Phd Proposal by Alex Goodwin

Event Details
  • Date/Time:
    • Thursday January 12, 2017 - Friday January 13, 2017
      10:00 am - 11:59 am
  • Location: TSRB 223
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Summary Sentence: Sketching Cognitive Models of Urban Spaces for the Visual Analysis of Spatial Data

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Title:  Sketching Cognitive Models of Urban Spaces for the Visual Analysis of Spatial Data

Alex Godwin
Date: Thursday, January 12, 2017
Time: 10am to 12pm (EST)
Location: TSRB 223

Dr. John Stasko (Advisor), School of Interactive Computing, Georgia Institute of Technology
Dr. Alex Endert, School of Interactive Computing, Georgia Institute of Technology
Dr. Keith Edwards, School of Interactive Computing, Georgia Institute of Technology
Dr. Christopher Le Dantec, School of Literature, Media, and Communication, Georgia Institute of Technology
Dr. Jason Dykes, School of Computer Science, City, University of London

Planning new policies in a city is a complex process involving competing interests from diverse populations. Geographic Information Science (GIS) toolkits are often used to support this process through analysis of relevant spatial data. GIS systems can be expensive and challenging to use, however, creating a prohibitive barrier that makes it difficult for non-experts to contribute their understanding of data to discussions of policy. Participatory workshops often incorporate sketch-based activities to elicit feedback from community members, but the paper artifacts created during these workshops remain disconnected from the rich quantitative data available. Sketch-based cognitive models can provide an external cognition aid that allows community members to confront and interpret their qualitative understanding of an urban environment during quantitative analysis of spatial data. These models encode the aspects of an area that a person considers core to the nature of that place, incorporates the significant elements of the urban environment, and reflects the beliefs of the individual who created the model. Visualizations created from these models can then serve as a boundary object for cooperative discussion of spatial data tied to a physical place.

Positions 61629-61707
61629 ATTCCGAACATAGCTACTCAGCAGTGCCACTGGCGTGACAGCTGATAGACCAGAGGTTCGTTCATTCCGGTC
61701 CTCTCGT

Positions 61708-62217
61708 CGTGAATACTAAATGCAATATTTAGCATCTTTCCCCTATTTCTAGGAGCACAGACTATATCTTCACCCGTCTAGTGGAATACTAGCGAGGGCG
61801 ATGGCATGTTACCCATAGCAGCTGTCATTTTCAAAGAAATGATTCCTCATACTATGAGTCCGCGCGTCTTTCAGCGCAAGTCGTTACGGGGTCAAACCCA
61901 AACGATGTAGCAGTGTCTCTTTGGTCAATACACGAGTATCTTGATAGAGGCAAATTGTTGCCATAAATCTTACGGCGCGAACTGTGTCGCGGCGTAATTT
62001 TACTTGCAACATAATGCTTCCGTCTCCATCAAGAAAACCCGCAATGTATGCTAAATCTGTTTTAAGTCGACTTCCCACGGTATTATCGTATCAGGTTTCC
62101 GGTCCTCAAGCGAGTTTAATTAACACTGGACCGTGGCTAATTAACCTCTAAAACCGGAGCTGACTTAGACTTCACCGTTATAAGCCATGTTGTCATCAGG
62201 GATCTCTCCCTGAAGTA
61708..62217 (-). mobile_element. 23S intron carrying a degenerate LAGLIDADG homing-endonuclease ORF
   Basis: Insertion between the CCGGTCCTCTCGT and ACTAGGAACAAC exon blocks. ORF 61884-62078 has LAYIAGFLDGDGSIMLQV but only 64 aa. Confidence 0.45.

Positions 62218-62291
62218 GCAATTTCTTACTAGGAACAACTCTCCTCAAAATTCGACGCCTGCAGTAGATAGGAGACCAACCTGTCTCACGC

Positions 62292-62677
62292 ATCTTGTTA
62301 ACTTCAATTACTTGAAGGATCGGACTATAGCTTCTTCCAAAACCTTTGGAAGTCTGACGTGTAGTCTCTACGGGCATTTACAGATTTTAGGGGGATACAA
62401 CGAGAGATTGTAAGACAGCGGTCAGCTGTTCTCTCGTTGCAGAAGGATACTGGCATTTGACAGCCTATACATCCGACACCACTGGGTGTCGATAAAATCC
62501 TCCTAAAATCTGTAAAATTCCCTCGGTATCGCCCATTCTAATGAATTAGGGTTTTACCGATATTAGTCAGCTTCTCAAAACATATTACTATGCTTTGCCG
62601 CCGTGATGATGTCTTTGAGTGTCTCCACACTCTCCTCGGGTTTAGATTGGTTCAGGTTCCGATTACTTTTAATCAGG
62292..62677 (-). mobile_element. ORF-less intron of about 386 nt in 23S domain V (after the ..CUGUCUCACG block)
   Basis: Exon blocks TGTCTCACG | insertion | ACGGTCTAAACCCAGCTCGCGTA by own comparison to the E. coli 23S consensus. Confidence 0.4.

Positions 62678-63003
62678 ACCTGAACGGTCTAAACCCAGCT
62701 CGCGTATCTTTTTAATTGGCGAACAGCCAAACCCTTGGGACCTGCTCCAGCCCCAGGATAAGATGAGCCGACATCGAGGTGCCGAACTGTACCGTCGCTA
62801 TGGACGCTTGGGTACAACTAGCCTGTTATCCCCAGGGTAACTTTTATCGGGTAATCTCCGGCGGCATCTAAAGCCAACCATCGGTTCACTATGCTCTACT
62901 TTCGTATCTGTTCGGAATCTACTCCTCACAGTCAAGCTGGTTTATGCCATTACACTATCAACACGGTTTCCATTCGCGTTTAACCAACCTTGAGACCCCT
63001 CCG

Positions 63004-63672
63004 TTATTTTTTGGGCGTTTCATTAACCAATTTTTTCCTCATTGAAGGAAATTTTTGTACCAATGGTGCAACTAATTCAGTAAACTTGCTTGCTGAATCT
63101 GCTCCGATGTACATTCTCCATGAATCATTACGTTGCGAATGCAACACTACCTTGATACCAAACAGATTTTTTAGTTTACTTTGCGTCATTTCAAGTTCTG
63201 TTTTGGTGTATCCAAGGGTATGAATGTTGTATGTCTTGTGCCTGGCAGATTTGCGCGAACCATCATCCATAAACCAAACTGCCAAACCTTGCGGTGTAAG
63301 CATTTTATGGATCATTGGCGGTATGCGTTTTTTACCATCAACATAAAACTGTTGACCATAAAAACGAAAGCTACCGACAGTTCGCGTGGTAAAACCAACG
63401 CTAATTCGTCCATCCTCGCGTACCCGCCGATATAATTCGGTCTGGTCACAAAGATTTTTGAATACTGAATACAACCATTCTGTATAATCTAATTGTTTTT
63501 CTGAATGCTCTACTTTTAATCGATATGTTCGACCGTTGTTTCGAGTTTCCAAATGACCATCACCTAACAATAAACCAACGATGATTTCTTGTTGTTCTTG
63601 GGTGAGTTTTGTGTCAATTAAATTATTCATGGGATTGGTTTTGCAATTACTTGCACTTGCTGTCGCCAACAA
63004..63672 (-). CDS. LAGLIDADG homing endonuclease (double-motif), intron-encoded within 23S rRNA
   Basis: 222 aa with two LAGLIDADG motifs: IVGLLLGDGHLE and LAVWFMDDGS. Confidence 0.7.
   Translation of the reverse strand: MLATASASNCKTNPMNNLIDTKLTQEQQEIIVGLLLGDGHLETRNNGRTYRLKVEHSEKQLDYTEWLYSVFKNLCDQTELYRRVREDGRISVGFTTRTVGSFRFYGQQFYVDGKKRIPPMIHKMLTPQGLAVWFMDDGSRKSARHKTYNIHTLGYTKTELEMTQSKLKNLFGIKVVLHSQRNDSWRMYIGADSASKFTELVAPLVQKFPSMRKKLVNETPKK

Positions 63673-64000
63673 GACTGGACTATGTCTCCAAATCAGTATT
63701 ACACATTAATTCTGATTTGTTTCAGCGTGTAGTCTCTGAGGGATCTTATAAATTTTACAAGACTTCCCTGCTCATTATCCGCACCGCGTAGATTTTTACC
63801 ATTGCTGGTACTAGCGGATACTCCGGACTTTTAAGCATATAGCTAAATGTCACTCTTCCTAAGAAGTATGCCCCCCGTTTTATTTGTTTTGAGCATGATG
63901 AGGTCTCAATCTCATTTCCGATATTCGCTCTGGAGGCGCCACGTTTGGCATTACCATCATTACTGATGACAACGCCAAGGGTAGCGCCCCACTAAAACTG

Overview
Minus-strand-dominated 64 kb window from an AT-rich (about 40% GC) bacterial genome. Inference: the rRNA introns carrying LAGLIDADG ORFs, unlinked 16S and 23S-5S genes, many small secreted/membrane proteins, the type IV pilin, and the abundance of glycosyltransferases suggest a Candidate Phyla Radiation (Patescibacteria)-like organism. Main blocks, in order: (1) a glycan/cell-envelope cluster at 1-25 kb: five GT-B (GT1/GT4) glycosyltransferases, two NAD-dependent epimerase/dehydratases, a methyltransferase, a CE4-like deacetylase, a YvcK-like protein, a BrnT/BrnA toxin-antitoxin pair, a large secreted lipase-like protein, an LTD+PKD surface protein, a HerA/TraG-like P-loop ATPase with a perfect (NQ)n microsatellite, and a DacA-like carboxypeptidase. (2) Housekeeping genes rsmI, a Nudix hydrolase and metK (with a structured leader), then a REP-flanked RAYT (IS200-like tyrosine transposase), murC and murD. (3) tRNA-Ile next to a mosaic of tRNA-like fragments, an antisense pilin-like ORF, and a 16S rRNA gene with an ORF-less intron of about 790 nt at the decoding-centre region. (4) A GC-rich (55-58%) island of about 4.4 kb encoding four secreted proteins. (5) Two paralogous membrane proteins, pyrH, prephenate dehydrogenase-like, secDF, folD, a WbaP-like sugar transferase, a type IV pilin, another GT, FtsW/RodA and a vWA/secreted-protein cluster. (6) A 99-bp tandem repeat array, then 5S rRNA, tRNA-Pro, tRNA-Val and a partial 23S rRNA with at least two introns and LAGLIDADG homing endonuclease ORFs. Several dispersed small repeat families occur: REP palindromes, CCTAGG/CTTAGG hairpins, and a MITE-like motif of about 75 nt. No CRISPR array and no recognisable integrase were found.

In this talk, I will discuss previous and proposed research to incorporate quantitative data and cognitive models of the city. I will discuss my previous research on the visualization of public safety data in large cities, and sketch-based interaction methods for police officers and community members to analyze that data. I will discuss my plans for conducting a series of laboratory studies to evaluate the effectiveness of competing approaches for sketch-based interaction. I will also discuss my plans for conducting multi-site workshops for community participation in the design of cognitive model sketching methods, and the elicitation of feedback for the analysis of neighborhood models created by community residents and outsiders. Finally, I will describe how the results of the previous studies can inform the design and development of a web-based cognitive model sketching platform, which will be evaluated through deployment in neighborhood planning unit meetings in the city of Atlanta.


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Graduate Studies

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Phd proposal
  • Created By: Tatianna Richardson
  • Workflow Status: Published
  • Created On: Jan 4, 2017 - 10:48am
  • Last Updated: Jan 4, 2017 - 10:48am